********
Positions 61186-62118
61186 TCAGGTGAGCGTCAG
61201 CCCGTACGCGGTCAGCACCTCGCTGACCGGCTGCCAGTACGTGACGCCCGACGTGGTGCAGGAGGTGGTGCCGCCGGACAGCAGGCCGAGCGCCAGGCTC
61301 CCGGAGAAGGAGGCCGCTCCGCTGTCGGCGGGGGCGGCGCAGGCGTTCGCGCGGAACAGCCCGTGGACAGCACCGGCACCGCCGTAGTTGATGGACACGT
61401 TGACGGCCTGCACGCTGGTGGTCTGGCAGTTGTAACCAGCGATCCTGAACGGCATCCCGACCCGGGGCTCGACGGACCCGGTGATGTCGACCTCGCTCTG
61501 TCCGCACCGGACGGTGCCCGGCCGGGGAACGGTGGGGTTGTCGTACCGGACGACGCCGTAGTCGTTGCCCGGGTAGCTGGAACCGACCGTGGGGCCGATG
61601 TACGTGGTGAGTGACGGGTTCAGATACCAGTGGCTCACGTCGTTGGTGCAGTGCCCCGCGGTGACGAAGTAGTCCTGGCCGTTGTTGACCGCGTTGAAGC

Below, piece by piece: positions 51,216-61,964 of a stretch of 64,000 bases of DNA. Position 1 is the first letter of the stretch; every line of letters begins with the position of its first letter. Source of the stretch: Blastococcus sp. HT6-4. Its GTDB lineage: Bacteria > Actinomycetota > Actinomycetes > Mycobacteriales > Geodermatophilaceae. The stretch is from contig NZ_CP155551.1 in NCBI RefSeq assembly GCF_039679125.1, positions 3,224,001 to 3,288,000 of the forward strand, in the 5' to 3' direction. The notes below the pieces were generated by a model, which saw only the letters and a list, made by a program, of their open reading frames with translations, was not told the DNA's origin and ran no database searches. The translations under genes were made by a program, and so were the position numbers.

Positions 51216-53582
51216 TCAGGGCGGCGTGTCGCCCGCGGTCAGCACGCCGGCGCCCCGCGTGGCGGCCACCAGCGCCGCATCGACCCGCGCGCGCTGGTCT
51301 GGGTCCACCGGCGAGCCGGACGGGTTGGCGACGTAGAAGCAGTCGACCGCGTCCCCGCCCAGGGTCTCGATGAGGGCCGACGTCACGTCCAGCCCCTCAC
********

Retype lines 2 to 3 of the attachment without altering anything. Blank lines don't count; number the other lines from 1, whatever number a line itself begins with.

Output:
61186 TCAGGTGAGCGTCAG
61201 CCCGTACGCGGTCAGCACCTCGCTGACCGGCTGCCAGTACGTGACGCCCGACGTGGTGCAGGAGGTGGTGCCGCCGGACAGCAGGCCGAGCGCCAGGCTC